With all eyes on Washington as the dreaded Aug. 2 “debt ceiling deadline” rapidly approaches, bringing fears of a major potential catastrophe if the debt limit is not extended, I’m afraid that another important date could be overlooked in the noise of the current news cycle.
In many ways, July 28 is more important than the Aug. 2 financial scare. While a financial disaster is important, a liver disaster can, in many ways, be far more devastating. July 28 is a date that the entire world should pay attention to, since this day aims to break the silence about a dangerous liver health epidemic that is three times more prevalent than HIV/AIDS.
One in 12 people in the world are already infected with the hepatitis virus. That adds up to 500 million people in the world harboring this infection. While there are several types of hepatitis, the sad fact is that most of these infected people have the most deadly type which, if not treated, can lead to them needing a liver transplant, developing liver cancer, or dying from complications of liver cirrhosis. Getting the word out about these facts should earn July 28 a place in the news cycle, don’t you think?
July 28 is the day the World Health Organization has designated as the first annual World Hepatitis Day. Hepatitis has lingered in the background for too long; it needs the light to shine on it, it needs an alarm sounded. It needs the world to listen.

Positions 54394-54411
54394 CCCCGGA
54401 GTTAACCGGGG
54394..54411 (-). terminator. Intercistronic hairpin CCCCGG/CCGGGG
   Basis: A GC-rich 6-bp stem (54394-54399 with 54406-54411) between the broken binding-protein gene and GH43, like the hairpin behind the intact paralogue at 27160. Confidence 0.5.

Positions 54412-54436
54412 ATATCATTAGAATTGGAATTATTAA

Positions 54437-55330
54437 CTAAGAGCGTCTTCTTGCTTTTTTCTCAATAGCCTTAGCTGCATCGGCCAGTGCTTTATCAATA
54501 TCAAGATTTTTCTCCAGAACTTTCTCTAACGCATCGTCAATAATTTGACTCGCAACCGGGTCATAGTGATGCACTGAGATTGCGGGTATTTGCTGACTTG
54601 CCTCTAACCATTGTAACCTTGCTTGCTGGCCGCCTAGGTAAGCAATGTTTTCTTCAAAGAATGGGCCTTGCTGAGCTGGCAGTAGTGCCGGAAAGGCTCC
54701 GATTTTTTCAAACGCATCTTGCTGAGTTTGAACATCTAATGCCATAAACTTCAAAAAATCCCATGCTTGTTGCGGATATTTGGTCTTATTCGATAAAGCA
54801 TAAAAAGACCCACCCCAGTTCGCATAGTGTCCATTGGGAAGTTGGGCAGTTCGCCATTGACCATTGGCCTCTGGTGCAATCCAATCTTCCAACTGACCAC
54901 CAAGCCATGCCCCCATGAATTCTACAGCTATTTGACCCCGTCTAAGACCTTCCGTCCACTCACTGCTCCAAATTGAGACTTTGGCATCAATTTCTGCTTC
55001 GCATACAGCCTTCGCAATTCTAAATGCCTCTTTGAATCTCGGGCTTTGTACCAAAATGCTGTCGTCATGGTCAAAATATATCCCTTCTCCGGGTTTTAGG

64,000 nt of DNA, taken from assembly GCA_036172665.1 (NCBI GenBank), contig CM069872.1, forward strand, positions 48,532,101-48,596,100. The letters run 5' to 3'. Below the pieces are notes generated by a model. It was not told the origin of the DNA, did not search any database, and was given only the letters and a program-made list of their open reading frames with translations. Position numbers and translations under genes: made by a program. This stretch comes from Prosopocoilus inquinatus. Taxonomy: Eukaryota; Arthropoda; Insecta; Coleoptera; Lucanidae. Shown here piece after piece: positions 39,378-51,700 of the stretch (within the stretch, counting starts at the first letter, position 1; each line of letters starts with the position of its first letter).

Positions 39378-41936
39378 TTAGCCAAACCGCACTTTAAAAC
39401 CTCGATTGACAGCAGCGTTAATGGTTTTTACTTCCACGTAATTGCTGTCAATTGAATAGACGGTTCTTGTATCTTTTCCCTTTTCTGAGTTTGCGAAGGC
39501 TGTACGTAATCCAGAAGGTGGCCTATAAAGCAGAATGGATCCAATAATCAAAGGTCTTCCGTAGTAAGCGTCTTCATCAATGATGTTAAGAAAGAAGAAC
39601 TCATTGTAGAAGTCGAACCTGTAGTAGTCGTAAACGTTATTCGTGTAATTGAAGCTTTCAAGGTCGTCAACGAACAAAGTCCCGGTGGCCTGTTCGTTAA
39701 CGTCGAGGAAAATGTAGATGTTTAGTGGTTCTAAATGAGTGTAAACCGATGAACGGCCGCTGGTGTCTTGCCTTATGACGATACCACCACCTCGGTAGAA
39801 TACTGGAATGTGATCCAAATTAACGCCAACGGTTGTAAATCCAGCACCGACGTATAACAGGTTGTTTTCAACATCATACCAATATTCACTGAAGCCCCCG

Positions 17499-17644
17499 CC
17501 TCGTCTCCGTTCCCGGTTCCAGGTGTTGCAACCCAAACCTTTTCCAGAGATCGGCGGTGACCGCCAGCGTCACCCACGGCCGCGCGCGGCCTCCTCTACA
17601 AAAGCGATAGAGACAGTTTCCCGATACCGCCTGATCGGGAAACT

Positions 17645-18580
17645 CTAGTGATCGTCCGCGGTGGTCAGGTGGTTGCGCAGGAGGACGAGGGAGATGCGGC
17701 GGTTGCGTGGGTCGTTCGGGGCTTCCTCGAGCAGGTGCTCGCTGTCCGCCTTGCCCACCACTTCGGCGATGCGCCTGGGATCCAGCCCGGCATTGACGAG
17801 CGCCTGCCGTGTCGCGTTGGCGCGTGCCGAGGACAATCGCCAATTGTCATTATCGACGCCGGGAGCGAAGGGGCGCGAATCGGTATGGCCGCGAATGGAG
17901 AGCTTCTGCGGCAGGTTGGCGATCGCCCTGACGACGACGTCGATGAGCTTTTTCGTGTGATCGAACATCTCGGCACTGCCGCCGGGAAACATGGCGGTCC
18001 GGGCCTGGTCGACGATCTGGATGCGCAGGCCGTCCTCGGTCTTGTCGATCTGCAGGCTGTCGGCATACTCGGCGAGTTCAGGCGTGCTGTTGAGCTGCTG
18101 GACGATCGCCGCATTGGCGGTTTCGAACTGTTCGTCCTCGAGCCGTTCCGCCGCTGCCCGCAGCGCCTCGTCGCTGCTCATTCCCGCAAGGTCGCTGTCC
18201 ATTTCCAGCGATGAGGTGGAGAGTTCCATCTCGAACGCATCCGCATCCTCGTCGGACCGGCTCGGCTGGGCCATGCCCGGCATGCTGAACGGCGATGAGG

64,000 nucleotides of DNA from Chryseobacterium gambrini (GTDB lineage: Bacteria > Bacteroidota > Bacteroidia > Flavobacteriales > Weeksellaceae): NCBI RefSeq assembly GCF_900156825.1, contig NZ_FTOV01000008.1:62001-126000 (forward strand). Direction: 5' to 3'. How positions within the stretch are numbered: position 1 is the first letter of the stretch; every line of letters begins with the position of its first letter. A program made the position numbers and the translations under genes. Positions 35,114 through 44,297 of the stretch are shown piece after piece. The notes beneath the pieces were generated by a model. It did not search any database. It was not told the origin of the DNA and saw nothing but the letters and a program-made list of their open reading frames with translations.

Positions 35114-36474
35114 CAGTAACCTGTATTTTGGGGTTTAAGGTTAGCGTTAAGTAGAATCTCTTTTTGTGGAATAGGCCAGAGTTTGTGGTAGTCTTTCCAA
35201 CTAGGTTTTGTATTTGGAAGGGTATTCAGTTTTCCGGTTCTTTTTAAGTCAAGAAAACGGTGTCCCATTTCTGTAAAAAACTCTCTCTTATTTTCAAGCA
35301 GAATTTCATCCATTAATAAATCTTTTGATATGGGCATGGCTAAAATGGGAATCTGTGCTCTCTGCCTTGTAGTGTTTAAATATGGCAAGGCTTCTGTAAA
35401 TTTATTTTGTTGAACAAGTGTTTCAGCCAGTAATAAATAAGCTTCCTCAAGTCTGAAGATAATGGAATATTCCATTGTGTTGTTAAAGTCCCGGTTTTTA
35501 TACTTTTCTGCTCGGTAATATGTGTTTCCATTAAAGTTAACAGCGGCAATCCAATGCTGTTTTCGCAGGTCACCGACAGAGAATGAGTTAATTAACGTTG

The goals of World Hepatitis Day, July 28, 2011, are simple but profound: get people thinking about the massive number already infected with this virus and – on a more personal level – thinking about whether they are at risk themselves, so they can either take steps to avoid infection or get tested and start treatment.
Just as our nation has heeded the call to rally against tragic epidemics of the past, we need our nation to be alerted to the prevalence, the preventions, and treatments available to stop this silent killer. Hepatitis is a preventable and treatable disease. Help me turn up the volume and break into the noisy news cycle to make people listen and learn about hepatitis on July 28, 2011.
Stephen C Vogt, PharmD
President and CEO